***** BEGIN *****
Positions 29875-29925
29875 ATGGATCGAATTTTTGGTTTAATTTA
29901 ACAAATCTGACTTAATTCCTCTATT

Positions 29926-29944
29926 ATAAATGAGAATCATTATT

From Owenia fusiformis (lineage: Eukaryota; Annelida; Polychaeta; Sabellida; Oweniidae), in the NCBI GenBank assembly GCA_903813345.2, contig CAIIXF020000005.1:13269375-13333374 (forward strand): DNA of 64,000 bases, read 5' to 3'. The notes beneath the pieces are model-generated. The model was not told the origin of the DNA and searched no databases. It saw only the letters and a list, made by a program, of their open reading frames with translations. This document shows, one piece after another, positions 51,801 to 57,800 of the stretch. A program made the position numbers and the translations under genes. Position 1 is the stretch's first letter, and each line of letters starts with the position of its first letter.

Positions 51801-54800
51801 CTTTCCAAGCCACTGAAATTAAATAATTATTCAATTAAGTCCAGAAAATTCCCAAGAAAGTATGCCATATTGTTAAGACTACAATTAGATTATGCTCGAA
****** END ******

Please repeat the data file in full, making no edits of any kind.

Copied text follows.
Positions 29875-29925
29875 ATGGATCGAATTTTTGGTTTAATTTA
29901 ACAAATCTGACTTAATTCCTCTATT

Positions 29926-29944
29926 ATAAATGAGAATCATTATT

From Owenia fusiformis (lineage: Eukaryota; Annelida; Polychaeta; Sabellida; Oweniidae), in the NCBI GenBank assembly GCA_903813345.2, contig CAIIXF020000005.1:13269375-13333374 (forward strand): DNA of 64,000 bases, read 5' to 3'. The notes beneath the pieces are model-generated. The model was not told the origin of the DNA and searched no databases. It saw only the letters and a list, made by a program, of their open reading frames with translations. This document shows, one piece after another, positions 51,801 to 57,800 of the stretch. A program made the position numbers and the translations under genes. Position 1 is the stretch's first letter, and each line of letters starts with the position of its first letter.

Positions 51801-54800
51801 CTTTCCAAGCCACTGAAATTAAATAATTATTCAATTAAGTCCAGAAAATTCCCAAGAAAGTATGCCATATTGTTAAGACTACAATTAGATTATGCTCGAA